Commodify Your Dissent: Salvos from The Baffler
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Original year of publication: 1997
From the pages of The Baffler, the most vital and perceptive new magazine of the nineties, sharp, satirical broadsides against the Culture Trust.
In the "old" Gilded Age, the barons of business accumulated vast wealth and influence from their railroads, steel mills, and banks. But today it is culture that stands at the heart of the American enterprise, mass entertainment the economic dynamo that brings the public into the consuming fold and consolidates the power of business over the American mind. For a decade The Baffler has been the invigorating voice of dissent against these developments, in the grand tradition of the muckrakers and The American Mercury. This collection gathers the best of its writing to explore such peculiar developments as the birth of the rebel hero as consumer in the pages of Wired and Details; the ever-accelerating race to market youth culture; the rise of new business gurus like Tom Peters and the fad for Hobbesian corporate "reengineering"; and the encroachment of advertising and commercial enterprise into every last nook and cranny of American life. With its liberating attitude and cant-free intelligence, this book is a powerful polemic against the designs of the culture business on us all.
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Mr. Geffen’s boys discover it angsting away in some bar in Lawrence, Kansas: It is no longer any different from the official culture it’s supposed to be subverting. The basic impulses of the countercultural idea, as descended from the holy Beats, are about as threatening to the new breed of antinomian businessmen as Anthony Robbins, selling success & how to achieve it on a late-night infomercial. The people who staff the Combine aren’t like Nurse Ratched. They aren’t Frank Burns, they aren’t the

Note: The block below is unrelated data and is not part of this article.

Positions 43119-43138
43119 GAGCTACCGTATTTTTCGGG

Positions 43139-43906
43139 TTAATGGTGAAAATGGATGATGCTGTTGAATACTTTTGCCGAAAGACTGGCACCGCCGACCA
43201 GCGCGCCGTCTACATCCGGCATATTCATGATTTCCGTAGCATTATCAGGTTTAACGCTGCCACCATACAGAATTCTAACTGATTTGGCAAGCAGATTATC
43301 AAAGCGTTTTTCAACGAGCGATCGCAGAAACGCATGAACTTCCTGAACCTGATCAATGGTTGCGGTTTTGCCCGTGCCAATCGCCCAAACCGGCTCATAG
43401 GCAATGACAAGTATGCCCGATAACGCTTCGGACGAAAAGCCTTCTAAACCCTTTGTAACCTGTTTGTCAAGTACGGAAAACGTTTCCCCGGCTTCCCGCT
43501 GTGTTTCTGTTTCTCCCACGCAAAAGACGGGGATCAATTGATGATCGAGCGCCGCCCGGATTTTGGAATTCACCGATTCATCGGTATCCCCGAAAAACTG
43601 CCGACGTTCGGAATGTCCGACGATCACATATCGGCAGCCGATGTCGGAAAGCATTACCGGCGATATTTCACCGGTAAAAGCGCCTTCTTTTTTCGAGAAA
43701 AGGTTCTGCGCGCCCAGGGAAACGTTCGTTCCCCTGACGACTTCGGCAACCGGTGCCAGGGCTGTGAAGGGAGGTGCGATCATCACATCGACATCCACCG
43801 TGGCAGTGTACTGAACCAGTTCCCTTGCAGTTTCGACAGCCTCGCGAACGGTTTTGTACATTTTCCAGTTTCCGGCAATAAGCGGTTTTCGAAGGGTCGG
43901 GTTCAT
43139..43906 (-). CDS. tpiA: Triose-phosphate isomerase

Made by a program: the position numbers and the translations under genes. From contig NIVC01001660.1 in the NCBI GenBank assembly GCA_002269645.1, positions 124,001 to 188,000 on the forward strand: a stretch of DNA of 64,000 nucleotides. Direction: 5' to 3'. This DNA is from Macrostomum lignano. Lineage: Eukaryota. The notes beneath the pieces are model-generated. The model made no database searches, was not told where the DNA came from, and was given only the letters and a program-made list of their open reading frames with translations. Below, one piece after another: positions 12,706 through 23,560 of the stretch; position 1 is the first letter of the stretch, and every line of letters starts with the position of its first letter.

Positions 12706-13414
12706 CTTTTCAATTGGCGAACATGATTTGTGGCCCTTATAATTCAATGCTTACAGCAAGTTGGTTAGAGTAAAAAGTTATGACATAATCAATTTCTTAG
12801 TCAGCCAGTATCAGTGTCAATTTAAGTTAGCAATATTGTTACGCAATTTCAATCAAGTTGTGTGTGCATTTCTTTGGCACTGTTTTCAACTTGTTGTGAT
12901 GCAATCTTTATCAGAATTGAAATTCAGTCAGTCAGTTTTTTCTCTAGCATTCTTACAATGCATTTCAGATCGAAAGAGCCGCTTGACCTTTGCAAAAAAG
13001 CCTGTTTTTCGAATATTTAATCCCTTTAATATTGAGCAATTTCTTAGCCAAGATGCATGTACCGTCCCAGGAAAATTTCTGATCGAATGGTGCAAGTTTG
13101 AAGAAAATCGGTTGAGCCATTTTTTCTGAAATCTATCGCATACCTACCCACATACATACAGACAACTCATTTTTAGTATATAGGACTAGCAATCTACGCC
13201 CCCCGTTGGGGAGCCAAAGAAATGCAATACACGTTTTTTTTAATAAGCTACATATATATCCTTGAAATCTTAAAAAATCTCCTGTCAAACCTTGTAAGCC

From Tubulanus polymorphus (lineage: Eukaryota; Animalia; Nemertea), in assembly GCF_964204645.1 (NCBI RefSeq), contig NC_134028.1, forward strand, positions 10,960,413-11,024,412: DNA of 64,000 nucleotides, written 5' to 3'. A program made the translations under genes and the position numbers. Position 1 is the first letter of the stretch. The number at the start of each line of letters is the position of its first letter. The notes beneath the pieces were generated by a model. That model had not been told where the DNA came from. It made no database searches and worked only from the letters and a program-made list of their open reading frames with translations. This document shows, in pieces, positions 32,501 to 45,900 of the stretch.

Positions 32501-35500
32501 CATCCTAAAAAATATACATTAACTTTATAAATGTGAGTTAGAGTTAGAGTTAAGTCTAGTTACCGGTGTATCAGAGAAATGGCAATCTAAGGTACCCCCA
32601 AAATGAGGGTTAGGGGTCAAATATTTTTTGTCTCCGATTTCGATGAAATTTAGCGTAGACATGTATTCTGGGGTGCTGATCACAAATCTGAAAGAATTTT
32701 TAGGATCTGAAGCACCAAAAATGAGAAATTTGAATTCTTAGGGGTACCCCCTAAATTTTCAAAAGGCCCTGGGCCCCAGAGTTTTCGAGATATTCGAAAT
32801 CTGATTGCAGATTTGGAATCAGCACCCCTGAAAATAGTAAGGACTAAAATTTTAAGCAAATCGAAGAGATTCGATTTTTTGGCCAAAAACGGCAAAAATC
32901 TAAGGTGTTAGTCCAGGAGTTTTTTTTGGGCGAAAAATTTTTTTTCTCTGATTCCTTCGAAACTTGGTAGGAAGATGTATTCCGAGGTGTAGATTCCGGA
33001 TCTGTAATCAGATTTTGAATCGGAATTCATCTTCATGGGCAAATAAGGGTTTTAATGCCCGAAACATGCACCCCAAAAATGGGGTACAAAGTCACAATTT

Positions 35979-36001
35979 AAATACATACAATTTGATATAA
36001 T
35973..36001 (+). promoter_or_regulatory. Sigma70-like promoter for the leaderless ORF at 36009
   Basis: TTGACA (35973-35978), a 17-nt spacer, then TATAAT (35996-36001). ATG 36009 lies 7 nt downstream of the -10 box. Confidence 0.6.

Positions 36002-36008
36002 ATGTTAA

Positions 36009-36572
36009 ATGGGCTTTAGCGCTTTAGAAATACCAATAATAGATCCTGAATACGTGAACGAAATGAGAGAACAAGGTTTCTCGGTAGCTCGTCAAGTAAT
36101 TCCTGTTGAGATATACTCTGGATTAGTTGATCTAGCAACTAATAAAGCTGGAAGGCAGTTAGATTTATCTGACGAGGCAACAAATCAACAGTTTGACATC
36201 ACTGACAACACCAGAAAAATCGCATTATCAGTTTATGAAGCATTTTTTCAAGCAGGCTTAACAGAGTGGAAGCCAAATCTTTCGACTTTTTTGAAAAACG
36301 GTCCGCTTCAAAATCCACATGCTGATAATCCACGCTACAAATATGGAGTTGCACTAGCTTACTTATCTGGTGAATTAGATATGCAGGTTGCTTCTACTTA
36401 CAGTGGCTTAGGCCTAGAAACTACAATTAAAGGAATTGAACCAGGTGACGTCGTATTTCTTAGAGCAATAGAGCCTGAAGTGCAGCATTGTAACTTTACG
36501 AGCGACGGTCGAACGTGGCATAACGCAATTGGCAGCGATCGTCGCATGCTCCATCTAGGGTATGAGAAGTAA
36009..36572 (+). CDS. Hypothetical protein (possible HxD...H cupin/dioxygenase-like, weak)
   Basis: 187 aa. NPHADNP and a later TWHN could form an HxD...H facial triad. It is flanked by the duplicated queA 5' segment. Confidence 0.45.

pushing the edge of the envelope on design.”). Wired!% distinctive maimed typography and its fluorescent hues may be interesting, but the magazine’s truly marvelous feature is its corporate-cultural mission. Wired is technology’s hip face, an aggressive apologist for the new information capitalism that speaks to the world in the postmodern executive’s favored tones of chaotic cool and pseudo-revolution. Wind’s expeditious rise was the payoff of perfect product positioning by its founders and
curse, a remnant of the foolish fifties that exist to be defied, not obeyed. We live in what Peters calls “A World Turned Upside Down,” in which whirl is king and, in order to survive, businesses must eventually embrace Peters’ universal solution: “Revolution!” “To meet the demands of the fast-changing competitive scene,” he counsels, “we must simply learn to love change as much as we have hated it in the past.” He advises businessmen to become Robe-spierres of routine, to demand of their
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inspiration from Hunter S. Thompson and whose stories describe such things as a “disorganization” that inhabits an “anti-office” where “all vestiges of hierarchy have disappeared” or a computer scientist who is also “a rabble rouser, an agent provocateur, a product of the 1960s who never lost his activist fire or democratic values.” He is what sociologists Paul Leinberger and Bruce Tucker have called “The New Individualist,” the new and improved manager whose arty worldview and creative hip